Legally Weird - FindLaw Legal Curiosities Blog

Legally Weird - The FindLaw Legal Curiosities Blog


Many of us have dreamt of cruising by traffic in the carpool lane. And maybe some of us have considered propping up a dummy in the passenger seat to get away with it.

Well one brave man dared to follow his HOV-lane dream. And now that dream is dead.

Within a day, a single Tumblr post about the color of a dress had been viewed over 28 million times. Caitlin McNeill, who attended a wedding in Scotland, asked an innocent-enough question: Is this dress white and gold or black and blue?

With all the strong opinions floating around social media (using the hashtag #TheDress), you'd think she asked if it was OK to strangle a puppy. But, no, war broke out over how people perceive the color of a dress (your author thinks it looks white and gold, by the way, though my editor disagrees).

People can perceive things in wildly different ways, which isn't just a problem for a woman trying to buy a dress. It also influences our criminal justice system.

The owners of a Bering Sea crab boat turned sea-faring strip club are facing federal charges for allegedly dumping sewage into an Alaska harbor.

Darren Byler and Kimberly Riedel Byler, proprietors of The Wild Alaskan, have been indicted on three counts of piping human waste from the floating bar's bathrooms into St. Herman Harbor in Kodiak, violating the federal Refuse Act.

Sandy Kane, a.k.a. The Naked Cowgirl, is suing the city in which she performs after an alleged wrongful arrest last year. She may have "rebuilt Times Square ... and made Manhattan and Times Square history," as she told the New York Post, but the guitar-toting, pastie-sporting performer is now seeking $2 million in damages from the City of New York.

Kane is representing herself in her civil suit against the city.

Have you seen the viral video of a car hitting about nine other vehicles in a Wisconsin parking lot? Thankfully, no one was injured, and bystanders were able to get the driver to stop.

It turns out the driver, Russell Kerr, was a 92-year-old man whose foot became stuck on the gas pedal, Milwaukee's WISN-TV reports. The man panicked and lost control of the car. Police said Kerr wouldn't be charged with a crime, as they considered his actions accidental.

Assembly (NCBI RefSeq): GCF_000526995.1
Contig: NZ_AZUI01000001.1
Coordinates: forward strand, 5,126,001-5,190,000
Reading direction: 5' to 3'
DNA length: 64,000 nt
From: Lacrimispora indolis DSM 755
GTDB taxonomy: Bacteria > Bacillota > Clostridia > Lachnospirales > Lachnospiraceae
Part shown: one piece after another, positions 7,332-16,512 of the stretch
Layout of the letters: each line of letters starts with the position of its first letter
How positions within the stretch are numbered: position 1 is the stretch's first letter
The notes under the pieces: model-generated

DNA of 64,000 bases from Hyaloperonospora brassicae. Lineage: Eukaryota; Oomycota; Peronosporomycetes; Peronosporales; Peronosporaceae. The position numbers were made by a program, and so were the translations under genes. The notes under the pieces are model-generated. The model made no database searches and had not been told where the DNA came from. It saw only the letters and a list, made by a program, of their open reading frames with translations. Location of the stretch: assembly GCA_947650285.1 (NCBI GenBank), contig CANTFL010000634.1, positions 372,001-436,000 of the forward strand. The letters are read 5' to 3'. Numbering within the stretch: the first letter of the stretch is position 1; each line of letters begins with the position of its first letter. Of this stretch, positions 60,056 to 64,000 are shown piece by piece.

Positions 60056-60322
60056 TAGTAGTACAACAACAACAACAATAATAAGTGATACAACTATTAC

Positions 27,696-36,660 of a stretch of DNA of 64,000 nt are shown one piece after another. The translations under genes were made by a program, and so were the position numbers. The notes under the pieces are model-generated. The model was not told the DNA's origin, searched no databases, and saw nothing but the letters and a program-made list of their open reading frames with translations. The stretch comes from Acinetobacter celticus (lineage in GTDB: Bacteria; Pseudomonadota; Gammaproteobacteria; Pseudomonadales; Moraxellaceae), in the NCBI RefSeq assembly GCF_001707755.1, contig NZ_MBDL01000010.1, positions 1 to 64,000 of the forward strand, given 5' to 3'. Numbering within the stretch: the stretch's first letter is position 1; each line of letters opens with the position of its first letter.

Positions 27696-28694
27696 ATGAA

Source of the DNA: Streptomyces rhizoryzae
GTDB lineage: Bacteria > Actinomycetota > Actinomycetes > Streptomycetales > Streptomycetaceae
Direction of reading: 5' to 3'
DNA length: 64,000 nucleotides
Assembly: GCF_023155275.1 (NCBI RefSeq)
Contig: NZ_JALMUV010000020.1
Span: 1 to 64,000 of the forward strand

But will he be sued by the cars' owners? And will the state DMV let him keep his license?

With so much of the country blanketed in cold, it got us thinking about the weirdest stories of snow-related shenanigans, and the legal trouble their protagonists might be in.

So let's take a look at some recent winter news and whether these folks took the weather a bit too far:

A New Jersey man allegedly poured water in the middle of an intersection to create a black ice slick as an excuse for (also allegedly) drunkenly crashing his car into a nearby guard rail. Another New Jersey man is accused of attempting to aid in the plan.

Both were arrested and charged with driving while intoxicated.

It appears that the long struggle of one former Ohio schoolteacher to avoid discrimination is at an end. In 2013, we blogged about Maria Waltherr-Willard, who worked as a school teacher in Cincinnati for 35 years but eventually was diagnosed with anxiety.

On Wednesday, the 6th U.S. Circuit Court of Appeals sided with the school district in Willard's Americans With Disabilities Act claim.

Willard claimed she was forced into early retirement due to her debilitating fear of children.

Guess what's legal in Oregon? Snapping upskirt photos of a 13-year-old girl in a Target store.

That's what 61-year-old Patrick Buono of Portland was accused of doing. And even though a trial judge said his actions were "lewd" and "appalling," he didn't actually do anything illegal.

How can it be that snapping such pictures isn't illegal? It turns out that Oregon's law is too specific as to what it prohibits.

After being ticketed and told by an officer, "You can't just go down the road eating a hamburger," it turns out an Alabama man won't be charged with eating while driving after all.

An officer in Cobb County, Georgia, originally ticketed Madison Turner under the state's distracted driving law after observing Turner eating a McDonald's double quarter pounder with cheese for two miles. But a county solicitor dismissed the charge, believing the state did not have enough evidence to prove the case beyond a reasonable doubt, The Associated Press reports.

So what evidence did the county have, and why didn't they think it was enough?